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Supporting Parents PDF Print E-mail
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Friday, 04 February 2011 05:29

Supporting Parents: Communication Tips

Clinicians know that it is important to listen to parent/guardian concerns, but in a busy practice it may be difficult to know how to respond when concerns are expressed, and which concerns should raise red flags. Equally complex are discussions in which a provider has to bring up developmental concerns that the parents may or may not share. There is a significant literature about, and provider training in, breaking “bad news” to families. There is less guidance for providers who need to address a possible problem. We provide guidance below that is informed by expert consensus: clinicians and parents who have been through this experience.

Guidance from Bright Futures: “Parents’ perspectives about the needs of their children and whether they view the infant’s behaviors as normal or typical for the child’s age are equally important considerations in developmentally focused anticipatory guidance. Because families vary in their responses and behaviors, the health care professional must learn about these customs and seek to understand parents’ responses and behaviors, even if they differ from those expected in the community context.” Bright Futures, accessed November 2010.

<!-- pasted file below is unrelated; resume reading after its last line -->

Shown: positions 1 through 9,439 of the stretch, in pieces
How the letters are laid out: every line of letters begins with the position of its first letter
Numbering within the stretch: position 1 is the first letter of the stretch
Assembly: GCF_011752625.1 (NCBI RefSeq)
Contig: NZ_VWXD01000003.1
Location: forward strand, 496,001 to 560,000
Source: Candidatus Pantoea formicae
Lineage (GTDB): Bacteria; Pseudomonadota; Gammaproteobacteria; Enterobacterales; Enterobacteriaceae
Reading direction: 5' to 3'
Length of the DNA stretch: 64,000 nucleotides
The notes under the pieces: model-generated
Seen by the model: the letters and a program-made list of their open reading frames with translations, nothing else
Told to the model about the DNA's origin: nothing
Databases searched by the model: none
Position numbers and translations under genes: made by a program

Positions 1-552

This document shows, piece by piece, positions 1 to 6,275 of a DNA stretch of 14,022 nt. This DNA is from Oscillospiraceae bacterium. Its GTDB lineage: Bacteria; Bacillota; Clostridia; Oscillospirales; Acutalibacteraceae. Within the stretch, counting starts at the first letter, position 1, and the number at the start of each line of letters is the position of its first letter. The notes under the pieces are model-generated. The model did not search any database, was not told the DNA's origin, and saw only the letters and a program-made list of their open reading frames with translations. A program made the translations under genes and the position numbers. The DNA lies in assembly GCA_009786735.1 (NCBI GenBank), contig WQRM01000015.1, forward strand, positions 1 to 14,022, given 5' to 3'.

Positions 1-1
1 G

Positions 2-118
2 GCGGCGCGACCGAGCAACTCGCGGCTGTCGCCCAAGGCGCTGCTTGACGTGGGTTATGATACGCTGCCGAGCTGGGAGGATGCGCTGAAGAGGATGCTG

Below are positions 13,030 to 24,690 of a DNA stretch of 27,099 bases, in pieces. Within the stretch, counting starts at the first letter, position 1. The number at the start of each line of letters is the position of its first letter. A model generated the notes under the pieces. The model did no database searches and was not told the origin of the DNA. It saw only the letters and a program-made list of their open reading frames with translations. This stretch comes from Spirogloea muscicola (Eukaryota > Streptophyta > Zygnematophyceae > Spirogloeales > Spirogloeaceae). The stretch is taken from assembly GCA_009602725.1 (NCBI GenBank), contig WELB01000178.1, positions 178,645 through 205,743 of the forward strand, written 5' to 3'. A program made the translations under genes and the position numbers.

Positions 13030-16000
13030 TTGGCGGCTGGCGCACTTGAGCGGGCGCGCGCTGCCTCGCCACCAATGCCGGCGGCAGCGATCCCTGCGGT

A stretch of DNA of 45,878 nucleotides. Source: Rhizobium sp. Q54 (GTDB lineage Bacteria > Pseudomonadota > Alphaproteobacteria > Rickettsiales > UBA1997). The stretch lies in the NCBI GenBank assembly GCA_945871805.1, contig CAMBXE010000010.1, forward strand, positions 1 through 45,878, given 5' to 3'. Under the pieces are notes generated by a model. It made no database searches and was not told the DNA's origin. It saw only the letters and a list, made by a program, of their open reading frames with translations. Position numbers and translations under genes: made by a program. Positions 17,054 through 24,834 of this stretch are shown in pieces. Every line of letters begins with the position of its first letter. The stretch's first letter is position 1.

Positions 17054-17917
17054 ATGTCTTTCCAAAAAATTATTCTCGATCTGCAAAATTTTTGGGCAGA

General tips when there are concerns from the provider and/or parents about a child’s motor development:

  • Take time to understand the parents’ concerns. Appreciate that socio-cultural background may affect whether and how parents discuss concerns with providers.
  • Pay attention to the parents’ tone of voice and body language as important communication cues.
  • Explain your own concerns (or why you are not concerned) in plain language.
  • Outline the plan for further assessment. Clearly describe what will happen next and which clinical professionals will be involved.
  • Ask if the parents have any questions. Realize that they may be so overwhelmed or concerned that they will not be able to take in much information, and they may need another opportunity to ask questions in the near future.